Valentine’s Day is here. This annual tradition is intended as a celebration of love. Because when you are in love, the whole world seems wonderful. The sun shines brighter. Flowers are more fragrant. Food even tastes better. When you are stuck in a bad relationship, however, it can turn your whole world upside down… and not in a good way.
As we have recently been launched into a new year, now is a good opportunity to find new areas for improvement. Reviewing and reflecting on performance allows specialty practices to identify areas in which they can work better, as well as determine ways to make processes more streamlined, reliable and patient-friendly. How should specialty practices figure out if their current operations have room for improvement? Here are three areas that can reveal potential opportunities.
As patients become more active healthcare consumers, they want to have stronger engagement with their providers, including more direct interaction outside of the yearly check-in. Recent research backs up this idea, revealing that survey respondents of all generations are seeking greater connectivity with healthcare practices, including convenient communications via text and online tools. More specifically, 73 percent of patients want to be able to text their doctor’s office, while nearly 80 percent would like to receive text messages from their doctor, especially about appointments.
With Valentine’s Day approaching, people are starting to celebrate love and friendship. However, given the competing priorities your front office staff deals with each day, they may have trouble putting their hearts into any festivities.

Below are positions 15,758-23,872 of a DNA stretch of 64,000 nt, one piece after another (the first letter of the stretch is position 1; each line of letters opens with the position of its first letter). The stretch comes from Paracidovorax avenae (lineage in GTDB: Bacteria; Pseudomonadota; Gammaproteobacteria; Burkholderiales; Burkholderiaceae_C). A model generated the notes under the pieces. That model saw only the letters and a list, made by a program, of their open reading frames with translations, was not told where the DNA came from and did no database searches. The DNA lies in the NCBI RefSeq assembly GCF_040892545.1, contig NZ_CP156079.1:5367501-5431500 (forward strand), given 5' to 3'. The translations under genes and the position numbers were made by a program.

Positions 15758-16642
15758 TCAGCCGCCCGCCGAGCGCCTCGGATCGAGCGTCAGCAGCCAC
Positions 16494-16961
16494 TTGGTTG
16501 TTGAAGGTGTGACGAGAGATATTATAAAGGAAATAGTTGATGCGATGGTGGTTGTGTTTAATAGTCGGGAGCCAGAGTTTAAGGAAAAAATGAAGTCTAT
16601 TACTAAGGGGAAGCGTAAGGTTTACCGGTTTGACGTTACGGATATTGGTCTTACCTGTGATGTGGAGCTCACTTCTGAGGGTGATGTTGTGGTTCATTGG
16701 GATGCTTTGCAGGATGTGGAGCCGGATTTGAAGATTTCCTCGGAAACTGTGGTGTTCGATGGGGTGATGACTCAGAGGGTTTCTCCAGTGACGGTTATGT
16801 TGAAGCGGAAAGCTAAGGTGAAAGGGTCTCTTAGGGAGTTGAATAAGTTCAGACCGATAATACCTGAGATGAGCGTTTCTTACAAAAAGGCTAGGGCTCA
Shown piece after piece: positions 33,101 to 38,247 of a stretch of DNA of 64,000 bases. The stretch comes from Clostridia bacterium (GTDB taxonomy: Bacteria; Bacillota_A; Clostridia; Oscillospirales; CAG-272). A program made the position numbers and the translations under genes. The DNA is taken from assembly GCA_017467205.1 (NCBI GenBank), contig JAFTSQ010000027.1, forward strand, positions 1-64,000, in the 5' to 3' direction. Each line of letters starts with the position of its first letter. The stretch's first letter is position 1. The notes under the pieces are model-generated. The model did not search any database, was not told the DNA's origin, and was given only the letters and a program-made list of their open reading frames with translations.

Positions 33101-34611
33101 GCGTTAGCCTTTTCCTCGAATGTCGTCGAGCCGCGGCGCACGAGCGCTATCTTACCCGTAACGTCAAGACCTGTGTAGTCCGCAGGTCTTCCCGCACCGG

As health care organizations aim to tighten their business processes to drive revenue and increase cash flow, specialty practices sometimes find themselves behind the curve, unsure of where to begin to improve performance. Part of the reason is there are some common misconceptions about the revenue cycle and the best ways to optimize it.
Many specialty providers wrestle with denials. For example, ophthalmology practices have one of the highest denial rates—weighing in at nearly 13 percent. If left unaddressed, denials can translate to significant money, and the financial fallout for a practice can be severe. As mentioned in a previous blog, providers should consider creating a denials prevention program as a sound strategy for improving revenue cycle performance. Here are three elements to keep in mind when designing such a program.
Re-tooling your revenue cycle to make it more efficient can go a long way in improving your specialty practices’ financial performance. As mentioned in the previous blog, a key area of opportunity is patient collections. The growth in high-deductible health plans is pushing patients to pay more out-of-pocket for their health care. In response, practices should be implementing processes and various technology to consistently collect these payments. Otherwise, money will be left on the table. Here are three strategies for improving the patient collections process.
There are numerous external factors that can impact a specialty practice’s ability to remain financially strong—shrinking payer reimbursements, evolving regulatory requirements and the exploding number of high deductible health plans, just to name a few. A key to navigating these evolving dynamics is a high-performing revenue cycle—one that is not only efficient but also effective at capturing all the revenue that a practice has earned.